Tanja Plasil, Project leader of the European Volunteering Capital 2023, shares with us their goals and expectations during this year as the reference city for volunteering.
On 5 December, the Centre For European Volunteering (CEV) announced which city would be the European volunteering capital in 2023. The lucky one was the Norwegian city of Trondheim, after a close call with Asti, Oerias and Birgu.
For this reason we contacted Taja Plasil, so that she could share with us the challenges, the objectives and the reality of volunteering in the chosen capital.
What are your aims?
We want to support volunteers and volunteer organizations in Trondheim, improve collaboration in the city, help to make volunteering more visible in Trondheim and Trøndelag province, promote Trondheim as a city of volunteering and revitalize our volunteering policies.
From your point of view, what will be the benefits for the city? It is a great honor to have been chosen European Capital of Volunteering. We want to use our title to put Trondheim on the map for Europe, promote our city and our volunteers nationally and international, create networks beyond Norwegian borders and learn as much as possible from other countries and cities in Europe.
What events do you expect to do during this year?
We just had our grand opening ceremony in the Nidaros Cathedral with 750 volunteers being present for a 1,5 hour celebration and the awarding of the volunteer price 2022. This ceremony was also the final event in a three-day study tour for 45 international guests from 13 countries who experienced volunteering in Trondheim through visits to more than ten volunteer organizations and a conference with 85 participants.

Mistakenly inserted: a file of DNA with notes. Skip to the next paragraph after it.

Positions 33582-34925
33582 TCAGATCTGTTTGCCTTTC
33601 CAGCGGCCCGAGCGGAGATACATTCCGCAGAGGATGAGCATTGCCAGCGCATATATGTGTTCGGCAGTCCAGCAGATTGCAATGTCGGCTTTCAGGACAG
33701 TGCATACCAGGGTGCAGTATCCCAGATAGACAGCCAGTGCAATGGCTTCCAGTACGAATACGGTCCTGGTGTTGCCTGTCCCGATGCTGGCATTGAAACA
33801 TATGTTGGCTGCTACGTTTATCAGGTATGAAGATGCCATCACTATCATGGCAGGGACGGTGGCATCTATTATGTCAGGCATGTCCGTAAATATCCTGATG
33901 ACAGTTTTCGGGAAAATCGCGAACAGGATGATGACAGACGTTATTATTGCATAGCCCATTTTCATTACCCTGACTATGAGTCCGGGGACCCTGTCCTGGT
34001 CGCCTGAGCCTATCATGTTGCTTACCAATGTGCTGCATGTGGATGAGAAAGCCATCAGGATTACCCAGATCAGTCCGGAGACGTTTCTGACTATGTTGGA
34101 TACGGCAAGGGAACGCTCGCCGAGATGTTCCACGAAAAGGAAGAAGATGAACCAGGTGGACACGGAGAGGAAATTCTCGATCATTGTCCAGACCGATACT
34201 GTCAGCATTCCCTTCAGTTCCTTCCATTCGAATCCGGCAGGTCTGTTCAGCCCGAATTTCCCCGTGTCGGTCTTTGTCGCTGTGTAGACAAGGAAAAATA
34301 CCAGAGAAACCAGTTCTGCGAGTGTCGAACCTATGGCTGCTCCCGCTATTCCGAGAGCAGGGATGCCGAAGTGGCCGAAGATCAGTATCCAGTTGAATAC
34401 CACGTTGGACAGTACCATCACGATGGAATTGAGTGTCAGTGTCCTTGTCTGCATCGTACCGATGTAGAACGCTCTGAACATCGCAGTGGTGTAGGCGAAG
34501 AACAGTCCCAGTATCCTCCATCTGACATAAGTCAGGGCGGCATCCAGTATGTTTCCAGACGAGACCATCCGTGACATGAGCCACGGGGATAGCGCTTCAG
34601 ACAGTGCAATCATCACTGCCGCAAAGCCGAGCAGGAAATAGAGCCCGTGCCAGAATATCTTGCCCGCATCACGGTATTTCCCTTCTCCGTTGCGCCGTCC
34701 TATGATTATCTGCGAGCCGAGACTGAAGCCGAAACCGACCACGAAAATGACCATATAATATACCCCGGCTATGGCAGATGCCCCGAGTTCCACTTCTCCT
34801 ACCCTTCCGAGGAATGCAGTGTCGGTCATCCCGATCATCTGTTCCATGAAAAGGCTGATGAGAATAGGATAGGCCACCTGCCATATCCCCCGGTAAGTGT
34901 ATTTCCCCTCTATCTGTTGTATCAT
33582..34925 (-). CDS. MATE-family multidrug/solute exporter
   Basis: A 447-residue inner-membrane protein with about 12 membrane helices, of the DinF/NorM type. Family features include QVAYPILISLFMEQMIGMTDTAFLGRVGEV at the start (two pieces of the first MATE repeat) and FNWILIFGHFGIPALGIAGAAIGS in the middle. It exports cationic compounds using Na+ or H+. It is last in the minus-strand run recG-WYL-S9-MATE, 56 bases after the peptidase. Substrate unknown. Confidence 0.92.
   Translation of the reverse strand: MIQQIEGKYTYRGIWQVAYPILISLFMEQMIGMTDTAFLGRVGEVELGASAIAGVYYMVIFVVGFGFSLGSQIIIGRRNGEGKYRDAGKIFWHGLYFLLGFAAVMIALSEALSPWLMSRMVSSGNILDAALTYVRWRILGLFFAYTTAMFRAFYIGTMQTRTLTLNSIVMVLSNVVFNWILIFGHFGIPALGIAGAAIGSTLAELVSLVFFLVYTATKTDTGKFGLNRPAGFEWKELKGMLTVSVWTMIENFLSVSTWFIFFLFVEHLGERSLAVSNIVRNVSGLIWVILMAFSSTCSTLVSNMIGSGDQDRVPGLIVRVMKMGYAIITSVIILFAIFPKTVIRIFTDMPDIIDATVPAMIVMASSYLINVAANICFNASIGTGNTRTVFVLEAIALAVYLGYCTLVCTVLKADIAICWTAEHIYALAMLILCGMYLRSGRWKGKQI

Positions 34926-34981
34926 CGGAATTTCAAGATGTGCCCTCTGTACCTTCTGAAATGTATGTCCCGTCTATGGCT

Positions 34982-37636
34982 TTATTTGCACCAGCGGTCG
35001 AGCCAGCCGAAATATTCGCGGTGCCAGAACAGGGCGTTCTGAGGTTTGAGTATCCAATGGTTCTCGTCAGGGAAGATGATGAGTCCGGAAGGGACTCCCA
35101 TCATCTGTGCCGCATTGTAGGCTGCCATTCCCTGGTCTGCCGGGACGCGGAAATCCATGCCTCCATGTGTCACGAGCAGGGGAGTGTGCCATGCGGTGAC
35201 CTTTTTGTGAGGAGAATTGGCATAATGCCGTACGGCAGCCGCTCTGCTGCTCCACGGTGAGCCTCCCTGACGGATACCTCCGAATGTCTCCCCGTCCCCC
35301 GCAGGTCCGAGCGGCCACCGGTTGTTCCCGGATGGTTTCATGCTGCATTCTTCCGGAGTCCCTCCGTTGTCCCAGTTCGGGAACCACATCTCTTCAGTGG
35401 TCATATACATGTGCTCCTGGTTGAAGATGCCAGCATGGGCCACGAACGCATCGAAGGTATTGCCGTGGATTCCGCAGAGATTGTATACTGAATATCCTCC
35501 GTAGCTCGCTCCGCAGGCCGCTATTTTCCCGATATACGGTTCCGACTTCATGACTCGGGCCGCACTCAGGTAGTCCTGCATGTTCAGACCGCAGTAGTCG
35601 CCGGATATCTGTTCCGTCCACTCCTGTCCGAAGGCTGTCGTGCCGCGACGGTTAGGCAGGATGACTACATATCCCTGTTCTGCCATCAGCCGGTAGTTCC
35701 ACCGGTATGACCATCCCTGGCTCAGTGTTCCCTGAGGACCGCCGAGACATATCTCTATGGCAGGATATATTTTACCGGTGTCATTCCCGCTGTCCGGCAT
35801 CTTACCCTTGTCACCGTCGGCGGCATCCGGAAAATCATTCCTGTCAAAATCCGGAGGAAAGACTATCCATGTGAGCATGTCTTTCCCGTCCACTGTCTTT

The next big event will be that we host the CEV spring volunteering congress in our office in Brussels together with the Norwegian ambassador. In april we will have a large fair where more than 80 volunteer organizations mainly form the culture, sports and outdoor sector will present their activities to the citizens of Trondheim ( we expect several thousand guests that day). We also organize monthly networking events together with NTNU and other partners each of them centered around a specific topic. In February the topic will be diversity and integration, in April young people, mental health and volunteering and in May professionalization of volunteer organizations.
What is the picture of the current state of volunteering in Trondheim?
Even though volunteering is still strong in Trondheim also here we feel the aftermath of the Covid-pandemic and a declining volunteer population. We want to use 2023 to lift up volunteering to its pre-pandemic status and maybe even higher.
What do you have to say about the jury recognizing Trondheim as “the city that demonstrates a very impressive infrastructure for promoting and ensuring quality volunteering among all age groups”?
We have 14 volunteer centers in Trondheim who work as neighborhood hubs connecting the local people through volunteering and other activities. As a municipality we have short lines and good connections to the more than 1500 volunteer organizations in the city and a rather unbureaucratic approach to cooperating with them.
The jury also highlighted that Trondheim “is making outstanding efforts in prioritising quality volunteering and to publicly recognise volunteers and the contribution they make to the community". What do they mean with “quality volunteering”?
Each year we hand out the volunteer award for the volunteer of the year.
The jury also recognized the "high volunteer-engagement rate” of the city. What is the reason for this high voluntary participation?
Norwegeans traditionally do things together. Dugnad is the word for working together for the common good, without payment and getting things done that one could not do alone. This tradition is strong here in Norway. Furthermore, most sport activities for children and young people are organized through volunteering with parents making sure that these activities are run and organized.